A total of 3,113 patients were included in the study. The average number of new T2D diagnoses during the first year of the pandemic was 1,463, which was comparable to 825 during the two pre-pandemic years (PPY).

An increase in diagnoses among Black youth and a reduction among White youth was observed during the initial year of the pandemic. Moreover, a reversal in the proportion of female and male diagnoses was observed. Most diagnoses were reported in patients who had public insurance.

BMI was higher during the pandemic year as compared to PPY18-19 and PPY19-20. Additionally, higher HbA1c and blood glucose levels were reported among patients during the pandemic year as compared to the previous years.

Most of the patients diagnosed during the pandemic years were managed as inpatients, which was comparable to most patients who were managed as outpatients in the previous two years.

Taken together, 21% of youth diagnosed with T2D reported metabolic decompensation during the first year of the pandemic as compared to 9.4% and 9.0% in PPY18-19 and PPY19-20, respectively. Negative binomial series models also showed that the onset of the pandemic significantly impacted the number of T2D diagnoses, as well as the number of patients with metabolic decompensation.

Conclusions

The current study confirms that the COVID-19 pandemic had a significant impact on the occurrence of T2D among youths. The increased incidence of T2D during the pandemic increased the burden on general practitioners, pediatric endocrinologists, as well as obesity providers who had to manage this population with limited resources.

Additionally, families with high rates of unemployment, as well as food and housing insecurities, were disproportionately affected. This rapid rise in the number of T2D youth patients is alarming, as it can cause several complications early in life. Further research is needed to monitor this ongoing trend of increased rates and severity of T2D, as well as identify possible causes and outcomes.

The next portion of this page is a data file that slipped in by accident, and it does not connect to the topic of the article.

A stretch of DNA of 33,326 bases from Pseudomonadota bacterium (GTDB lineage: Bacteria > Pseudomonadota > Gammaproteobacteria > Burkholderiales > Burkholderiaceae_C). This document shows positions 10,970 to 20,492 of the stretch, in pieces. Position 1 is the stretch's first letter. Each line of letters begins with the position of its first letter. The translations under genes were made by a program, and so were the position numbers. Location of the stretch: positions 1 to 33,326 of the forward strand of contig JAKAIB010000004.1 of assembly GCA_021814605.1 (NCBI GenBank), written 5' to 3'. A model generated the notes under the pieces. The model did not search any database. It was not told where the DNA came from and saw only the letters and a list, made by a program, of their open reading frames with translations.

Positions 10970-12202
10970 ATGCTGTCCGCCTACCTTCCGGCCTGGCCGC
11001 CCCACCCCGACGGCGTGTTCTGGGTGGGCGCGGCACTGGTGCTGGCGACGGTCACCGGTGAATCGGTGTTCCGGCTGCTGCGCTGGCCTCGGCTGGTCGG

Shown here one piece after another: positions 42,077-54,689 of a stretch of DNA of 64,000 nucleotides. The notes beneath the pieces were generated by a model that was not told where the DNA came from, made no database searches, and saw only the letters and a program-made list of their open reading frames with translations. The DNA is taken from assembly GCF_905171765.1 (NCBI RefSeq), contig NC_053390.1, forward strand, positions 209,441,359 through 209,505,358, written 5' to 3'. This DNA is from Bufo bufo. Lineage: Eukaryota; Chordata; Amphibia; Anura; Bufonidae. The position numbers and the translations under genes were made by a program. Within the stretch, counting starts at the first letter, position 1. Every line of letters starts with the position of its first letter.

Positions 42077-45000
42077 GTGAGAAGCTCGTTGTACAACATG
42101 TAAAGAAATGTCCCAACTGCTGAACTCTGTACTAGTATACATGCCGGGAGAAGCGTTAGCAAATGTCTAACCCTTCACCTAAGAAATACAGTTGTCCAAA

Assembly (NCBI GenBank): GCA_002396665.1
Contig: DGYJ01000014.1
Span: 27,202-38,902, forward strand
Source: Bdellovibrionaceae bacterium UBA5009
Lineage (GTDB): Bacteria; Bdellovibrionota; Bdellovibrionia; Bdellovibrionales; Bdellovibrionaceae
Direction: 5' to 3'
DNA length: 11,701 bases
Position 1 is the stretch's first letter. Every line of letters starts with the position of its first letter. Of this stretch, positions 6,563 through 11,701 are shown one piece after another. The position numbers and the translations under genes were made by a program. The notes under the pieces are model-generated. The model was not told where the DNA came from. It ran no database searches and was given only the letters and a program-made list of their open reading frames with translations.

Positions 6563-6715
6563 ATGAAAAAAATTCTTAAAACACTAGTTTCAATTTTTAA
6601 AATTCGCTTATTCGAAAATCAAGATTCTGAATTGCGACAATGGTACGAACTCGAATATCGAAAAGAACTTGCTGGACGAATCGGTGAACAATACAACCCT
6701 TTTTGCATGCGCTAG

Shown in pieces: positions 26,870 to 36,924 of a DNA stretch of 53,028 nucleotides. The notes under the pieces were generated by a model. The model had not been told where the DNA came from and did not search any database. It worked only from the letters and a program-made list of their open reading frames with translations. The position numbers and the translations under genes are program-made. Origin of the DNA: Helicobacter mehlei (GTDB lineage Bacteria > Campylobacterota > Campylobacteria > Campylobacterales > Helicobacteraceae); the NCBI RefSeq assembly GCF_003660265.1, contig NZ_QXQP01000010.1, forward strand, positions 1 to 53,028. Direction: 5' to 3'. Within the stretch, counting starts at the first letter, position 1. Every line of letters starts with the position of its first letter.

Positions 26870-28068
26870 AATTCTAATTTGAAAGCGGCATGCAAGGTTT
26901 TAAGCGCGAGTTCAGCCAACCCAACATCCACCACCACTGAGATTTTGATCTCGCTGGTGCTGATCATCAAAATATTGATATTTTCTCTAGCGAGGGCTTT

Limitations

The two most common limitations of this study include missing information and inconsistency of the reported data. It is also difficult to derive incidence data due to the lack of a suitable denominator.

Journal reference:
  • Magge, S. N., Wolf, R. M., Pyle, L., et al. (2022). The COVID-19 pandemic is associated with a substantial rise in frequency and severity of presentation of youth-onset T2D. The Journal of Pediatrics. doi:10.1016/j.jpeds.2022.08.010.
Suchandrima Bhowmik

Written by

Suchandrima Bhowmik

Suchandrima has a Bachelor of Science (B.Sc.) degree in Microbiology and a Master of Science (M.Sc.) degree in Microbiology from the University of Calcutta, India. The study of health and diseases was always very important to her. In addition to Microbiology, she also gained extensive knowledge in Biochemistry, Immunology, Medical Microbiology, Metabolism, and Biotechnology as part of her master's degree.

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Comments

  1. Tim Carlton Tim Carlton Australia says:

    When you close gymnasiums, lock down cities and don't allow people to exercise of course T2D will increase. Anyone with a smidge of experience in the health and fitness industry could have warned you about that (which we did)

The opinions expressed here are the views of the writer and do not necessarily reflect the views and opinions of News Medical.